I really enjoy hiking a new venue, especially when the site features a unique ecosystem. That was the case for me when we visited St. Anne Woods and Wetlands.
The 165 acre preserve is managed by the Campbell County Conservation District, having been purchased in 2013 from the Sisters of Divine Providence, with a Kentucky Heritage Land Conservation Fund grant. The sisters, who had owned the property since 1908 as part of the St. Anne Convent, had purposefully prohibited development of the site as their goal was to care for and preserve the land in its natural state. Previous histories noted that the Congregation of Divine Providence describes the site as “a gift of God’s Providence,” and states that “land and property are entrusted to our care as a resource for mission”. Now, all of us have benefited from their longstanding stewardship.
The property is ecologically unique, being one of the last remnants of undisturbed wetlands located along the Ohio River in Northern Kentucky. It also has historical significance in that it was studied by the ground breaking female botanist Dr. E. Lucy Braun in the early 1900s, who described it as “the best depression forest on the Ohio River floodplain”.
Immediately upon stepping onto the trail we were struck by a discordant chorus of animal sounds: From bird vocalizations, to woodpecker hammerings, to calls of a variety of tree frogs. It was both energizing and distracting – a real challenge to try to localize the sources of the various sounds.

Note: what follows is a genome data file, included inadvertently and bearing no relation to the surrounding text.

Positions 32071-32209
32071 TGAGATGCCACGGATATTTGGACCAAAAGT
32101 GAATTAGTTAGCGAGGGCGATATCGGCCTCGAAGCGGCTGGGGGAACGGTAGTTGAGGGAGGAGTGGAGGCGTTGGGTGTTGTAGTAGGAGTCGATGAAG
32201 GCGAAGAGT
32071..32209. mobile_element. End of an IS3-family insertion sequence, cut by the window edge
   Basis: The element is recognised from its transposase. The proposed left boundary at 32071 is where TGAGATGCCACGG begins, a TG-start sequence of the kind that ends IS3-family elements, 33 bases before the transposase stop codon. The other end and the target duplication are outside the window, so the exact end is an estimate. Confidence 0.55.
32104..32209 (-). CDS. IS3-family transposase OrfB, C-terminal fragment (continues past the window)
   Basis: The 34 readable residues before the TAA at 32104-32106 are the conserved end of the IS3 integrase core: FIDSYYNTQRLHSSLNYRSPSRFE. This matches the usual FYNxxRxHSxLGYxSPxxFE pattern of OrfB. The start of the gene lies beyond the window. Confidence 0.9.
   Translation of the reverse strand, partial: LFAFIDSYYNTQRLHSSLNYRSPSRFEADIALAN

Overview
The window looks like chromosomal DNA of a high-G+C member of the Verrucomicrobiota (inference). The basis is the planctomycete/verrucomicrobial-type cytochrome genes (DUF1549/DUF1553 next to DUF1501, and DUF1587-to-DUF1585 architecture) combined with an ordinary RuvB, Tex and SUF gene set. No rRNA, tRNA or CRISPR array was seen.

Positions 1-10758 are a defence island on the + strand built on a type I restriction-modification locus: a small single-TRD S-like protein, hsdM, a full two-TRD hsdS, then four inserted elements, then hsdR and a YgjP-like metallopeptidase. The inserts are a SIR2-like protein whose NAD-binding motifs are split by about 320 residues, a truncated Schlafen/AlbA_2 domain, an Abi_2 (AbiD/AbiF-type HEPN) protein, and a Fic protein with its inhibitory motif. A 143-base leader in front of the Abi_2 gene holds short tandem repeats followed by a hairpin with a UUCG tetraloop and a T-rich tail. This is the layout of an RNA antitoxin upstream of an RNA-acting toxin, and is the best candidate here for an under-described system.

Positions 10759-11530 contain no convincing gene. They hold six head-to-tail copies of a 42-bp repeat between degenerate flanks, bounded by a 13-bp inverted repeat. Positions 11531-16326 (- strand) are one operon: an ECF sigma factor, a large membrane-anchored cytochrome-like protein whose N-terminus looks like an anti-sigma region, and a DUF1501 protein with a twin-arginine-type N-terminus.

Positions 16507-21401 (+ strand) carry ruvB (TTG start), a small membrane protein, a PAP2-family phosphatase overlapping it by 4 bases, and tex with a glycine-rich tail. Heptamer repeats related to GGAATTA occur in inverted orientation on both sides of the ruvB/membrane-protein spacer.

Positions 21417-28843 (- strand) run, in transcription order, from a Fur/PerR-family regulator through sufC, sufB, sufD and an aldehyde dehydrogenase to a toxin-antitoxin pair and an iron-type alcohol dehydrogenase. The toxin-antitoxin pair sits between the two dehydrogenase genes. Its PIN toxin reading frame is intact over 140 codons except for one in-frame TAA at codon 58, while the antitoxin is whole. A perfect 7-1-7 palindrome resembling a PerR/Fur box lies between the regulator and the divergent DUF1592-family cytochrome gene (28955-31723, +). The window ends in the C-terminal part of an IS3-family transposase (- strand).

Shortly the trail was flanked by flowering spicebushes, reassuring us that we were indeed into spring.
Within 50 yards of the trailhead we come upon these shallow pools of water in some mild lowlands, just off the trail. These are ephemeral ponds, only present during the late winter and spring; the result of snow melt and precipitation accumulating in low lying areas. They are pivotal for the life cycles of numerous insects and amphibians and explain the abundance of species from these groups in this preserve.
These areas, and the ponds themselves, are populated by large Red Maples, Pin Oaks, Cottonwoods, and Sycamores; all species that thrive in wetland soil and can survive with their roots constantly in water. Some trunks featured buttressed bases more common in wet lands.